Sunday’s Child is currently accepting new members for 2023, and the membership cycle closes on Dec. 31, 2022.
If you are interested in learning more about Sunday’s Child or becoming a member, there are four events left this year—a Halloween costume party hosted by Denise & Nichole Lippy with cocktails, hors d’oeuvres and live music by Brynne & Bones; an educational workshop on the coming out journey and supporting LGBTQ+ youth led by Dr. Lisa B Schwartz, a sexuality educator and psychotherapist with more than 20 years of experience; the annual Big Mixer outside the Studer Community Institute; and an exclusive film screening of the local documentary “Someone Waits For Me,” directed by the Council on Aging of West Florida. This short documentary follows the experiences of five elderly LGBTQ+ residents of the Gulf Coast and was funded by a Sunday’s Child grant.
“Sunday’s Child not only highlights the strengths of the LGBTQ+ community locally but also the heart of what it means to be a compassionate human through philanthropy, education and service. If that is something you are interested in doing, we have plenty of ways for you to help,” McLeaish said.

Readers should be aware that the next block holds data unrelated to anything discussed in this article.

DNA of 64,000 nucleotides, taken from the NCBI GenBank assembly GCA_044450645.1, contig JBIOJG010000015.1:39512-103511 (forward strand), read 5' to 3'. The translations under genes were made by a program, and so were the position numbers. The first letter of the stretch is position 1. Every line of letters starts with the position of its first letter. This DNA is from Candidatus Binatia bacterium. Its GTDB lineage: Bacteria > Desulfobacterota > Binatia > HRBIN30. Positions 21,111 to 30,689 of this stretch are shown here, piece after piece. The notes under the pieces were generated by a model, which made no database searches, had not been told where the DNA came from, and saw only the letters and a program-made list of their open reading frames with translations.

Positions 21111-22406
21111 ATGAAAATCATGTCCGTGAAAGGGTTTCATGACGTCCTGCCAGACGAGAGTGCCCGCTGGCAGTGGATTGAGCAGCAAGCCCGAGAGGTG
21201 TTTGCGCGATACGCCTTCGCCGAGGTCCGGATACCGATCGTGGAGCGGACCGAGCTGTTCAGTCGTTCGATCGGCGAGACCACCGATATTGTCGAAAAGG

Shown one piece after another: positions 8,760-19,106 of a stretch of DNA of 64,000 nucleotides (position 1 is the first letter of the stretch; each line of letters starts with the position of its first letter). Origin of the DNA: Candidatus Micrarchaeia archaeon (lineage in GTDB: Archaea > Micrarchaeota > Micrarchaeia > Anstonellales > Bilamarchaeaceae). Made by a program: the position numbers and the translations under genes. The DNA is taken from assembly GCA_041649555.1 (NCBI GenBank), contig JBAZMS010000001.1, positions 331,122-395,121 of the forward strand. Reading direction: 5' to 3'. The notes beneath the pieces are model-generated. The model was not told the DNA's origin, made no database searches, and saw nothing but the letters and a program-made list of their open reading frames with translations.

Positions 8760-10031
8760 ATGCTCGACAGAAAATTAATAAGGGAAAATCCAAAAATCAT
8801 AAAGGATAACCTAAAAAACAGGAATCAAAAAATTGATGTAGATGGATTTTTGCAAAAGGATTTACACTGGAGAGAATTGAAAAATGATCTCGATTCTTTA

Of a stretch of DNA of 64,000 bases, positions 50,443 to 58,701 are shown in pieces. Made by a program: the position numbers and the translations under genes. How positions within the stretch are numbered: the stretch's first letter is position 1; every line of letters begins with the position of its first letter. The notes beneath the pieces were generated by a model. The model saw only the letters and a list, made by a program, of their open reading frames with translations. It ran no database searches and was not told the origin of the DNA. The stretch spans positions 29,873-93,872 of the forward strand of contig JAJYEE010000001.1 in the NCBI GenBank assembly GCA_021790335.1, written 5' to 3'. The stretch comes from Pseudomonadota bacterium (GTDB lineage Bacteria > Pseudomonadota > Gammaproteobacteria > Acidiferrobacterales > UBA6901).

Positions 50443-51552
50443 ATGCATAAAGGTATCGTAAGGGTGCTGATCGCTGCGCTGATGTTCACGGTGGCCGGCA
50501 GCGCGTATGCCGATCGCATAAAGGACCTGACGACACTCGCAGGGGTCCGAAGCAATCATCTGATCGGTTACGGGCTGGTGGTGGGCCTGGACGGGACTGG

Upcoming Sunday’s Child Events DETAILS: sundayschild.org or facebook.com/sundayschildpensacola •HALLOWEEN COSTUME MIXER WHEN: 6 p.m., Sunday, Oct. 30
•“UNDERSTANDING THE COMING OUT JOURNEY” WORKSHOP WHEN: 5:30 p.m., Wednesday, Nov. 2 WHERE: Voices of Pensacola, 117 E. Government St.
•BIG MIXER WHEN: 5:30 p.m., Thursday, Nov. 17 WHERE: Studer Community Institute, 220 W. Garden St.
•“SOMEONE WAITS FOR ME” FILM SCREENING WHEN: 6 p.m., Thursday, Dec. 1 WHERE: Hellcat Hangar, 1008 N. Navy Blvd.